How can Life Coaching help me?
A number of benefits are available from participating in counseling. Life Coaches can provide support, problem-solving skills, and enhanced coping strategies for issues such as depression, anxiety, relationship troubles, unresolved childhood issues, grief, stress management, body image issues and creative blocks. Many people also find that counselors can be a tremendous asset to managing personal growth, interpersonal relationships, family concerns, marriage issues, and the hassles of daily life. Life Coaches can provide a fresh perspective on a difficult problem or point you in the direction of a solution. The benefits you obtain from counseling depends on how well you use the process and put into practice what you learn. Some of the benefits available from counseling include:
- Attaining a better understanding of yourself, your goals and values
- Developing skills for improving your relationships
- Finding resolution to the issues or concerns that led you to seek counseling
- Learning new ways to cope with stress and anxiety
- Managing anger, grief, depression, and other emotional pressures
- Improving communications and listening skills
- Changing old behavior patterns and developing new ones
- Discovering new ways to solve problems in your family or marriage
- Improving your self-esteem and boosting self-confidence
Why do people go to counseling and how do I know if it is right for me?
People have many different motivations for going to a Life Coach. Some may be going through a major life transition (unemployment, divorce, new job, etc.) or are not handling stressful circumstances well. Some people need assistance managing a range of other issues such as low self-esteem, depression, anxiety, addictions, relationship problems, spiritual conflicts and creative blocks. Counseling can help provide needed encouragement and help with skills to get through these periods. Others may be at a point where they are ready to learn more about themselves or want to be more effective with their goals in life. In short, people seeking counseling are ready to meet the challenges in their lives and ready to make changes in their lives.
What is counseling like?
Because each person has different issues and goals for counseling, coaching will be different depending on the individual. In general, you can expect to discuss the current events happening in your life, your personal history relevant to your issue, and report progress (or any new insights gained) from the previous counseling session. Depending on your specific needs, counseling can be short or long term. Either way, it is most common to schedule regular sessions with your Life Coach (usually weekly).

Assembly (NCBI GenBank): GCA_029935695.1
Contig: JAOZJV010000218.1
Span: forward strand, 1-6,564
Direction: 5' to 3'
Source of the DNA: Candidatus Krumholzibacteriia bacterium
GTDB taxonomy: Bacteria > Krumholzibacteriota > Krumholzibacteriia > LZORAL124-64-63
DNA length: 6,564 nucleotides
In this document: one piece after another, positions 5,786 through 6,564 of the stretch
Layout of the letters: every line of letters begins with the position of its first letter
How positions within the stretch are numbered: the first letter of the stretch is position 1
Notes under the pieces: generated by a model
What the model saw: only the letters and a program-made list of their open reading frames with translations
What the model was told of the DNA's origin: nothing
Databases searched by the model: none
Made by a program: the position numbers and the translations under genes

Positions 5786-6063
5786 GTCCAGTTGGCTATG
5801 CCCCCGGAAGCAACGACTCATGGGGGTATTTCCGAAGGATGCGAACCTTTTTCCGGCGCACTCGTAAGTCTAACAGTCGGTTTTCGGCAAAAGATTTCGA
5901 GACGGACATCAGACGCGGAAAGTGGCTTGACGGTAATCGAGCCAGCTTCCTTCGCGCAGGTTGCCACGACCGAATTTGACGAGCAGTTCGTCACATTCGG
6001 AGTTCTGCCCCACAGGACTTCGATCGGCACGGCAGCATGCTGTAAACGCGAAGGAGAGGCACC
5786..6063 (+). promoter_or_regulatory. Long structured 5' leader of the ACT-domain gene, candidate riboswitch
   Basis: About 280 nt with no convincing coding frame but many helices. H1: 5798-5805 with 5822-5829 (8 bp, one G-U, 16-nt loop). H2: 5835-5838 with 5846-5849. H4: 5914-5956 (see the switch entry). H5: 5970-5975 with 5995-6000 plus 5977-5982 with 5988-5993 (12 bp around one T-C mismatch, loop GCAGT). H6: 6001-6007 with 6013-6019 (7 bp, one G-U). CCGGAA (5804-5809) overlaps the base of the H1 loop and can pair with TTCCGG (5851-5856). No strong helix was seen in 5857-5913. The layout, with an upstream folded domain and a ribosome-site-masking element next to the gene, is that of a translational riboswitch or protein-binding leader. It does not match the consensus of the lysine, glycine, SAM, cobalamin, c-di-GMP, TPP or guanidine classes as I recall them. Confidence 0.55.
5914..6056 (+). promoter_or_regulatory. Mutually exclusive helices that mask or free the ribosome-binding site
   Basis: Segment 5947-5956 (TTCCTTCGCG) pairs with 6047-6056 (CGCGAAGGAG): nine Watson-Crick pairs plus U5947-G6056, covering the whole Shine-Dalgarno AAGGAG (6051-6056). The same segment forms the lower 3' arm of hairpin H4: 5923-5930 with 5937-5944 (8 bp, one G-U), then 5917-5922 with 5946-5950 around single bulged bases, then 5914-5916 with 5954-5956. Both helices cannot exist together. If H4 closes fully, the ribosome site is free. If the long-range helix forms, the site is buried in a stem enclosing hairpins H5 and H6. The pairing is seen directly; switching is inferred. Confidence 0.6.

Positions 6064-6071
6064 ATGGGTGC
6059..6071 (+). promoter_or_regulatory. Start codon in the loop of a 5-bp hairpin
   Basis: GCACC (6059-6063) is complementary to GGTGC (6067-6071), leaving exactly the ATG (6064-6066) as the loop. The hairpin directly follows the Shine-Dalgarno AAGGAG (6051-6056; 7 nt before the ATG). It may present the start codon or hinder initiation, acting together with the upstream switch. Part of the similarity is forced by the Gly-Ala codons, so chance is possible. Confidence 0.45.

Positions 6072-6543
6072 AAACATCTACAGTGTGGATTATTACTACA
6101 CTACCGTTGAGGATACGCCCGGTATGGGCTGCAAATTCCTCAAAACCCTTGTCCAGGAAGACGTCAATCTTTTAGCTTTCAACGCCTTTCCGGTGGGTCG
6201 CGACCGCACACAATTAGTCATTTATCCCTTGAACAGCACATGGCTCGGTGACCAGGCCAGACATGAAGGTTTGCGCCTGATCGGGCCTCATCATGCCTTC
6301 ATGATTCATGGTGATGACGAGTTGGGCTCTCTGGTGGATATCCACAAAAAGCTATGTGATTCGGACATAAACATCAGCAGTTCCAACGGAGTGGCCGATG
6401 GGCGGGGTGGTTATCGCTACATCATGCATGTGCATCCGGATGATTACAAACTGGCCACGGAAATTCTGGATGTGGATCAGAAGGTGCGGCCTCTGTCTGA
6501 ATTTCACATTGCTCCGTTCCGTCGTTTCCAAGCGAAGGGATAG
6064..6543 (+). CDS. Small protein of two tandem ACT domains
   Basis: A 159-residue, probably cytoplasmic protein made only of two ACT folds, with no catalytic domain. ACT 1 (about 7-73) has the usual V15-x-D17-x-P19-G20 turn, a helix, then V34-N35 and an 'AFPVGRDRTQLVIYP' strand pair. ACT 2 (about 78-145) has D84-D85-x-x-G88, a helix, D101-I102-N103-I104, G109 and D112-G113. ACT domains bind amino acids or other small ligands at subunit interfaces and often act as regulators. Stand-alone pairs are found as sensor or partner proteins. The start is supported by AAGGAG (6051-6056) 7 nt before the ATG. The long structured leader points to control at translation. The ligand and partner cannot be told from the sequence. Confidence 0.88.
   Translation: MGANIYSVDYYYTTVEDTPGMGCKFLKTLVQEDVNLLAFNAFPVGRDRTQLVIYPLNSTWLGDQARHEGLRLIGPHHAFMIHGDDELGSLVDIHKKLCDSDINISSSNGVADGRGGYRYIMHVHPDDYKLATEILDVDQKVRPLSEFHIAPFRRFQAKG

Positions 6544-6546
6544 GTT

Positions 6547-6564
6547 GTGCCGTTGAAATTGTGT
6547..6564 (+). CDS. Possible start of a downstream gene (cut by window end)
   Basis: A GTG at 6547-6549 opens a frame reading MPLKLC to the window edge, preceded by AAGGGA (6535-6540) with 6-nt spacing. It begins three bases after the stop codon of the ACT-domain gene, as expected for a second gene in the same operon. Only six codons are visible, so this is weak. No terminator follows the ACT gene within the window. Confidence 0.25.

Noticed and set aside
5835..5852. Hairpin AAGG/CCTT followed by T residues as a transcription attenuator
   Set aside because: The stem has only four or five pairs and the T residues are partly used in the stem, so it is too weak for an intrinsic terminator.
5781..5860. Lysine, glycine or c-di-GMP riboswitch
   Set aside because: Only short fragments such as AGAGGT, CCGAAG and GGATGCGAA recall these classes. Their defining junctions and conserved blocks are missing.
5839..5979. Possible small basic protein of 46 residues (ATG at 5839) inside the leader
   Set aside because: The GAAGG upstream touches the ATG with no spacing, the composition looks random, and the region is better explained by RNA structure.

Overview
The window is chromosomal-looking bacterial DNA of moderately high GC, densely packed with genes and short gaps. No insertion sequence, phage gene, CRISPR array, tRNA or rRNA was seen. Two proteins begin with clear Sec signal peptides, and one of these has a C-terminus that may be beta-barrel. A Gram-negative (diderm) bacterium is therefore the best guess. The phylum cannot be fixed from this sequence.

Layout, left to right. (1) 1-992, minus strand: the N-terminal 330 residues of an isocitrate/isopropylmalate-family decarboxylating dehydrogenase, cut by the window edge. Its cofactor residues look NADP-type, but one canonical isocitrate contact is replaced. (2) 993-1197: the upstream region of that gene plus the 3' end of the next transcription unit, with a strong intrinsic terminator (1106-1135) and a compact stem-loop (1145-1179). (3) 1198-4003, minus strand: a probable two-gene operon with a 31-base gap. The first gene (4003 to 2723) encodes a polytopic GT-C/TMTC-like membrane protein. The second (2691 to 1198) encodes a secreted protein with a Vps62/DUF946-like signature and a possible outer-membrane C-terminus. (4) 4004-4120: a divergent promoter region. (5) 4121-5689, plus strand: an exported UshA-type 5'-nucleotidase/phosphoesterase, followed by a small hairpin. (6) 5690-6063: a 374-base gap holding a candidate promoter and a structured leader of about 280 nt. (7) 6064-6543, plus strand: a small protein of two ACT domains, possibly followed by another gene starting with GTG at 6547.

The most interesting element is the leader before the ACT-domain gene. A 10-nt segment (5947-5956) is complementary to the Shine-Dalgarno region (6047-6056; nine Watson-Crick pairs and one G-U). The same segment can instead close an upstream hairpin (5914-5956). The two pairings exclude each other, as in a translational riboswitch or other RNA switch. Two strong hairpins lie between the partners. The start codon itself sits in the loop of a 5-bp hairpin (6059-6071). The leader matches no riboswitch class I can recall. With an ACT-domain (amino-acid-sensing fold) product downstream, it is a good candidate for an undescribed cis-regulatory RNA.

It is important to understand that you will get more results from counseling if you actively participate in the process. The ultimate purpose of counseling is to help you bring what you learn in session back into your life. Therefore, beyond the work you do in counseling sessions, your Life Coach may suggest some things you can do outside of counseling to support your process. People seeking Life Coaches are ready to make positive changes and are open to new perspectives and take responsibility for their lives.
What about medication vs. Life Coaching?
It is well established that the long-term solution to mental and emotional problems and the pain they cause cannot be solved solely by medication. Instead of just treating the symptom, counseling addresses the cause of our distress and the behavior patterns that curb our progress. You can best achieve sustainable growth and a greater sense of well-being with an integrative approach to wellness. Working with your medical doctor you can determine what's best for you, and in some cases a combination of medication and counseling is the right course of action.
Does what we talk about in counseling remain confidential?
Confidentiality is one of the most important components between a client and Life coach. Successful coaching requires a high degree of trust that is usually not discussed anywhere but the counselors office. Every Life Coach should provide a written copy of their confidential disclosure agreement and you can expect that what you discuss in session will not be shared with anyone. This is called “Informed Consent”. Sometimes, however, you may want your counselor to share information or give an update to someone on your healthcare team (your Physician, Naturopath, Attorney), but by law your counselor cannot release this information without obtaining your written permission.
However, state law and professional ethics require counselors to maintain confidentiality except for the following situations:
* Suspected past or present abuse or neglect of children, adults, and elders to the authorities. Including, Child Protection and law enforcement based on information provided by the client or collateral sources.
* If the counselor has reason to suspect the client is seriously in danger of harming oneself or has threatened to harm another person.